UK plans new mega unit to counter cyber terrorism: Report

The unit will take on and monitor domestic crime groups as well as hostile states such as Russia and terrorist groups such as the Islamic State (ISIS).

Published: 21st September 2018 07:19 PM  |   Last Updated: 21st September 2018 07:19 PM   |  A+A-

Britain's Prime Minister Theresa May

Britain's Prime Minister Theresa May (File | AP)


LONDON: The British government is set to launch a new 250 million pounds cyber-force unit to help combat terrorist groups, criminal gangs and hostile states, a media report said on Friday.

The taskforce, to be set by the UK's Ministry of Defence (MoD) and Government Communications Headquarters (GCHQ), will be made up of around 2,000 recruits from the military and security services industry, almost quadrupling the number of people in current offensive cyber-crime roles in the country, The Times reports.

ALSO READ | Teen on trial for UK terror plot with fairy tale code words

The unit will take on and monitor domestic crime groups as well as hostile states such as Russia and terrorist groups such as the Islamic State (ISIS).

It is expected to be announced soon and follows a review ordered by UK Defence Secretary Gavin Williamson, the newspaper said.

A government spokesperson said: "The MoD and GCHQ have a long and proud history of working together. We are both committed to continuing to invest in this area, given the real threats the UK faces.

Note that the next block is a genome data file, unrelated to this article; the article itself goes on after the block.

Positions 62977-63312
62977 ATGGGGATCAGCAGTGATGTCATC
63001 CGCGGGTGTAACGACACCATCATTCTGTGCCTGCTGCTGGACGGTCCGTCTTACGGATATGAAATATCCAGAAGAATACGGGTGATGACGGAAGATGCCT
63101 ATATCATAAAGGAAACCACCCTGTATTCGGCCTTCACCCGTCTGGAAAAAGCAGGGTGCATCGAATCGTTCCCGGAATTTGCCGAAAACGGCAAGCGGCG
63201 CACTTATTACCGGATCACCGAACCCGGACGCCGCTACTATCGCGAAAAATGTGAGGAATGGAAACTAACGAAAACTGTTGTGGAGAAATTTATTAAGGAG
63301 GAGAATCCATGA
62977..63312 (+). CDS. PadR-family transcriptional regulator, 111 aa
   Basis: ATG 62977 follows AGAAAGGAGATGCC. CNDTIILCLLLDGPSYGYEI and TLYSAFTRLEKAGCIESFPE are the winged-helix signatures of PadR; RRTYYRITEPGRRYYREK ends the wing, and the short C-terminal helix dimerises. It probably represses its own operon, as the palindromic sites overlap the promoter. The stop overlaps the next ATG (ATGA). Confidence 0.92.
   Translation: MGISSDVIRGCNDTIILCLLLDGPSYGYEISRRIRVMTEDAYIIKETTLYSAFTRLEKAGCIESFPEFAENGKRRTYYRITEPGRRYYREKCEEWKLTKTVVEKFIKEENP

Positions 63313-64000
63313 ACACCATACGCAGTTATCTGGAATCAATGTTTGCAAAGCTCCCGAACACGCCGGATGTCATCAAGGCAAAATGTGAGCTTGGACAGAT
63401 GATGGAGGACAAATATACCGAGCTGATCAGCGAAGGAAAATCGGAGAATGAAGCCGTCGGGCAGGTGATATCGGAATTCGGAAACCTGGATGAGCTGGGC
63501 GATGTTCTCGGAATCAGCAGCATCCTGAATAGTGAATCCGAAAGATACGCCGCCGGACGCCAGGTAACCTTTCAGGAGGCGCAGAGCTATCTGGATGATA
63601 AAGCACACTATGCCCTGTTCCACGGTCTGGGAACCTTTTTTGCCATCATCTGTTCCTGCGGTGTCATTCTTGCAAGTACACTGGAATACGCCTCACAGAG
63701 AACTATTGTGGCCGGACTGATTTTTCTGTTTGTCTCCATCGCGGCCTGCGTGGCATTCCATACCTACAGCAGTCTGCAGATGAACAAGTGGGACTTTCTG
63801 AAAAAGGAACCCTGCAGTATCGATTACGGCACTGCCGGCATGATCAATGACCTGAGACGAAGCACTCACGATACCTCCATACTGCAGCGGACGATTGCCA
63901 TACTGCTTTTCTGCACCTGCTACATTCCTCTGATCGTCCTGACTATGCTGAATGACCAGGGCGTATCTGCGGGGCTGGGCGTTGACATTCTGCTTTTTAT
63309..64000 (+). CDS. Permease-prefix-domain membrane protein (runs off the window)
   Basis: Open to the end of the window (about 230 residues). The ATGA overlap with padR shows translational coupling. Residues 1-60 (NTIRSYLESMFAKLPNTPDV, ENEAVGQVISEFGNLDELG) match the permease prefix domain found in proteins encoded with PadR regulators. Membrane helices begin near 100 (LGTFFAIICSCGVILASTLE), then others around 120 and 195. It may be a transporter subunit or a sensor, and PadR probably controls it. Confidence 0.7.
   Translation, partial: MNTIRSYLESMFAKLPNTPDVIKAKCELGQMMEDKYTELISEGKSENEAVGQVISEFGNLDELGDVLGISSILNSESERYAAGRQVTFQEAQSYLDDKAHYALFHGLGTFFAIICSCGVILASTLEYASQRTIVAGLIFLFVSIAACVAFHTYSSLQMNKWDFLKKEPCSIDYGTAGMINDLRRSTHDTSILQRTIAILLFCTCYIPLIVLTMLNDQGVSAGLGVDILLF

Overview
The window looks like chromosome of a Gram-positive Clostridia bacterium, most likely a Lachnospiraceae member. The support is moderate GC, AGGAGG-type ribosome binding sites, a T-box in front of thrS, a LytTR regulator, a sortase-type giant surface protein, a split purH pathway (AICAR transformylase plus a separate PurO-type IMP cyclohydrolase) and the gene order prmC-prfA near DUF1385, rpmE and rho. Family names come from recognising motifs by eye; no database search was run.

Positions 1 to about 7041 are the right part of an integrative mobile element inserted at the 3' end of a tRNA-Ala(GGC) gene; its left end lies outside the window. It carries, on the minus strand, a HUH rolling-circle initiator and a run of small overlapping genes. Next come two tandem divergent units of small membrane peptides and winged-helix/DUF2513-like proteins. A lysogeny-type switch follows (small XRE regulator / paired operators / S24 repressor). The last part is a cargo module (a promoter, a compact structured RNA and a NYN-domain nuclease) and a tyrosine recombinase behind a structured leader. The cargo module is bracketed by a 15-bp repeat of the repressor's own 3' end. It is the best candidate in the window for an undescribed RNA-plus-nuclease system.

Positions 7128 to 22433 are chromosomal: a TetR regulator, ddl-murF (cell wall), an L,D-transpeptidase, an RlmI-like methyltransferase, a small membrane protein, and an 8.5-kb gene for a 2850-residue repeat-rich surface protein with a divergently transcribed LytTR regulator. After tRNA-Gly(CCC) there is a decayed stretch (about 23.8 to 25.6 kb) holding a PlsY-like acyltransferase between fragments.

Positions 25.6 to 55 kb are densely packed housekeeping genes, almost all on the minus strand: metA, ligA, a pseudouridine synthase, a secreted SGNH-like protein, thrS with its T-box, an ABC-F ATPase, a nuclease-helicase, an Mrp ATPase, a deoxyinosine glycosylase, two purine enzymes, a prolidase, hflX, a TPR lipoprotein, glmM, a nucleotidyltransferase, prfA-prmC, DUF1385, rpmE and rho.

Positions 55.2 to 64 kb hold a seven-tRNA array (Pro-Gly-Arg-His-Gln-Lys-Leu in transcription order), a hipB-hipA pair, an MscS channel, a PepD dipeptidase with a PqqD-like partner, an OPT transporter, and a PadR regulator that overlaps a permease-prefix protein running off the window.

" The unit will be given the initial working name of "joint cyber-force" and have its own headquarters at possible MoD sites of Royal Air Force Wyton in Cambridgeshire and MoD Corsham in Wiltshire.

Robert Hannigan, former head of GCHQ – described as the UK intelligence's listening post, said: "With some nation states (and) criminal groups behaving very aggressively, you do need some capability to be destructive yourself in a targeted way to stop some of those things happening.

" The plans for the new cyber-force emerged as present and former intelligence officers shared some insight into cyber-tactics Britain used against ISIS in Syria and Iraq with the newspaper.

"The military used malware to block terrorists' access to data, disseminated fake news stories to confuse fanatics, and disrupted cash transactions," the report claims.

"The operation also involved the dissemination of fake news to sow confusion among Islamic State's supporters and techniques to disrupt the terrorists' cash transactions.

Measures that interfered with the group's funding and logistics made it harder for it to pay its militants and buy weapons, ammunition, food and supplies," it adds.

Analysts believe that the disappearance of 'Rumiyah', a monthly online ISIS propaganda publication that was translated into 10 languages, may have been thanks to offensive cyber-operations undertaken by Western allies.

Stay up to date on all the latest World news with The New Indian Express App. Download now


Disclaimer : We respect your thoughts and views! But we need to be judicious while moderating your comments. All the comments will be moderated by the editorial. Abstain from posting comments that are obscene, defamatory or inflammatory, and do not indulge in personal attacks. Try to avoid outside hyperlinks inside the comment. Help us delete comments that do not follow these guidelines.

The views expressed in comments published on are those of the comment writers alone. They do not represent the views or opinions of or its staff, nor do they represent the views or opinions of The New Indian Express Group, or any entity of, or affiliated with, The New Indian Express Group. reserves the right to take any or all comments down at any time.

flipboard facebook twitter whatsapp